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Some of Weston’s most popular business addresses for the last part of the 19th century and almost three-quarters of the 20th century were store rooms in what was collectively called the Edwards Block, being most of the site (with the exception of the corner space itself) where is now the onetime G. C. Murphy building and comprising a range of addresses (most now defunct) — 160 through 176 Main Avenue and 108 through 112 East Second Street.

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The property effectively came under the control of the Edwards family beginning in 1866, with the marriage of Thomas A. Edwards to Mary Olivia Hoffman, daughter and heir of pioneer merchant Weeden Hoffman, who originally came to own the property starting from the time of Weston’s founding. (He died in 1853.) In fact, the “Edwards Block” was such more in name than right, for Mary continued to own the property pursuant to a trust agreement signed the day before her marriage in order to prevent her husband from obtaining any legal interest should the marriage not work out. Despite such precautions, Thomas Edwards proved himself worthy and successful, becoming President of the Lewis County Court (which granted him the honorary title of Judge) and, from 1876 until his death in 1890, the owner and editor of the Weston Democrat.

The property’s original structures were frame ones that had, almost miraculously, escaped all the business section fires of the late 19th century (with brick structures only starting to replace them). In that earlier era, different rooms were occupied by H. H. Smith’s leather goods shop, a butcher shop, Harrison & Warren hardware store, several different groceries, and a barbershop, the latter owned by a rarity, West Virginia’s only lady barber, Mrs. Fannie Bruder, who also sold cigars on the side.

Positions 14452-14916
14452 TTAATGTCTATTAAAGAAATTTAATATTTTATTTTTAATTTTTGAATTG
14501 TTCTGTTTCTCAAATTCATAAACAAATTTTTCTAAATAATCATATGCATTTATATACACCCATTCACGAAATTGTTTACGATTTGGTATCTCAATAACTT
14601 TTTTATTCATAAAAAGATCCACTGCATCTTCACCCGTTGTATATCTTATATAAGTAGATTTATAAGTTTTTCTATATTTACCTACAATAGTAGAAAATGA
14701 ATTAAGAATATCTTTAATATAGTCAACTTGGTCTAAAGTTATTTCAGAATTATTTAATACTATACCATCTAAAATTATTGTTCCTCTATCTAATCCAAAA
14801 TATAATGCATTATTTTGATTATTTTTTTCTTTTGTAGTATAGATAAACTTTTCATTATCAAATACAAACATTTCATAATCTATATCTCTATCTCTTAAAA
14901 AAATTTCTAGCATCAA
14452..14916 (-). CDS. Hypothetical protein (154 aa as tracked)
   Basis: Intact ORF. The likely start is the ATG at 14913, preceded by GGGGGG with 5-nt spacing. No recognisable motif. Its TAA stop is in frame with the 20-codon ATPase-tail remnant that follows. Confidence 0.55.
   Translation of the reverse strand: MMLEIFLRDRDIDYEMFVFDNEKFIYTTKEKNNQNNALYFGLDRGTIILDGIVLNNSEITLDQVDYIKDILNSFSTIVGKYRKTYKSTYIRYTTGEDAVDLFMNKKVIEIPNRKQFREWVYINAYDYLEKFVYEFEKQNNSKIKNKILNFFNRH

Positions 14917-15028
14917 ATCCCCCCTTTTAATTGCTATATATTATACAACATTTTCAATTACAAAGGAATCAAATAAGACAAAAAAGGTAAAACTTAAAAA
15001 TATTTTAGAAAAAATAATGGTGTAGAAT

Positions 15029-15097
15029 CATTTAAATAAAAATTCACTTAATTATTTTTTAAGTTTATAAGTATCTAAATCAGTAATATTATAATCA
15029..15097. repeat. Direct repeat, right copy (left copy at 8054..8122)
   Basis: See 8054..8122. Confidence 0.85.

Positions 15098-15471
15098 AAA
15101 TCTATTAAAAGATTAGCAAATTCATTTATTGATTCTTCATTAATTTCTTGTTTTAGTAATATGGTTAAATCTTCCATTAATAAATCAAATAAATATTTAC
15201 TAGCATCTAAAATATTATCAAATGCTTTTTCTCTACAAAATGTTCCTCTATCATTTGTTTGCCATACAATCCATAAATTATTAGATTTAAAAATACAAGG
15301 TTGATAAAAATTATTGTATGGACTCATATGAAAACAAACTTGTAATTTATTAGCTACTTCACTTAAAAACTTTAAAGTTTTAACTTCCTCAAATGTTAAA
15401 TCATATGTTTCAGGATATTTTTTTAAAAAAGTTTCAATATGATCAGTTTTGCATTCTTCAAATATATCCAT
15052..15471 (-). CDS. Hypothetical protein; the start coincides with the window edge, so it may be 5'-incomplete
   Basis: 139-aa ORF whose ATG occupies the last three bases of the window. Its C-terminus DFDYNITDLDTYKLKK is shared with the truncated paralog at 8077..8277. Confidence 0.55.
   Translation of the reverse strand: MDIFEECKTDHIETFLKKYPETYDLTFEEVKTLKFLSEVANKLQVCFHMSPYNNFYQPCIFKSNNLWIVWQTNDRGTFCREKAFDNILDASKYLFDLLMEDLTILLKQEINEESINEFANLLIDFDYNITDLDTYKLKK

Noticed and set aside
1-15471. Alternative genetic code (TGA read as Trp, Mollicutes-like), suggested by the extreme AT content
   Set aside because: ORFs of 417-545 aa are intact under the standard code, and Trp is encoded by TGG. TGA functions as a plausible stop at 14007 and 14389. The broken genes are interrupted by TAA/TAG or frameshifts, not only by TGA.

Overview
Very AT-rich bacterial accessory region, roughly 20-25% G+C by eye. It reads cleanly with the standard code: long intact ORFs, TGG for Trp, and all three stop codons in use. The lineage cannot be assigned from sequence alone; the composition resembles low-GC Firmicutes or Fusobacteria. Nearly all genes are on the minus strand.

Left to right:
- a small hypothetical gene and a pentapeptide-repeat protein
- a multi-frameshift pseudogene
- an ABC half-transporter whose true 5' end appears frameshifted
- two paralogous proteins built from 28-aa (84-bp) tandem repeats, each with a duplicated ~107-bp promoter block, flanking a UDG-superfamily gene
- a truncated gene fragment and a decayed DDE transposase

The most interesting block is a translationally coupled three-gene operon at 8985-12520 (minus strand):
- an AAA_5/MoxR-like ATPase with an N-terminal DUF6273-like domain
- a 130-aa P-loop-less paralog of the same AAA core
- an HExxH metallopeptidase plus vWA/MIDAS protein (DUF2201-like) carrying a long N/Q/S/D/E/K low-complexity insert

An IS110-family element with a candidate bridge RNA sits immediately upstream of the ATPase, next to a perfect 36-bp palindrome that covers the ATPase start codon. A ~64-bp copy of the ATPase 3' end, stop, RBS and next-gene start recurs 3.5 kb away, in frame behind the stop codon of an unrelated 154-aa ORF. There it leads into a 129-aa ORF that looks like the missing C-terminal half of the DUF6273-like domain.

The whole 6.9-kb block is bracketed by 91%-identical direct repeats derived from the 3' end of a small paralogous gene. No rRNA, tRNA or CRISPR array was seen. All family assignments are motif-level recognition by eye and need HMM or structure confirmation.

In 1903, the old and dilapidated frames along with a few brick structures were razed and replaced by a large, two-story brick building of several storerooms that was completed in 1905. Among the Main Avenue first floor tenants of the Edwards Block in the mid 20th century were Murphy’s 5 & 10 cent store, the J. C. Penney Department Store, and Ralston’s Drug Store. On the second floor were the offices of attorneys Mapel Brannon, Robert and Charles Bland, and John S. Holy. Radio station WHAW’s original studios were also located on the second floor, beginning in 1948.

On the Second Street side of the building were the Bank of Weston and the Monarch Pool Room. On the Second Street second floor at different dates were the offices of Dr. Okey L. Hudkins, Dr. Karl A. Dillinger, dentist John Francis Riley, Edwards & Edwards Insurance, attorney William L. Fury, civil engineer Mathew S. Holt, the New York Life Insurance office, Davis Studio and accountant Claude W. Rinehart.

Smith, E. C. (2010). History of lewis county, west virginia. Place of publication not identified: Nabu Press.

Gilchrist-Stalnaker, J., & Oldaker, B. R. (2010). Lewis County. Charleston, SC: Arcadia Pub.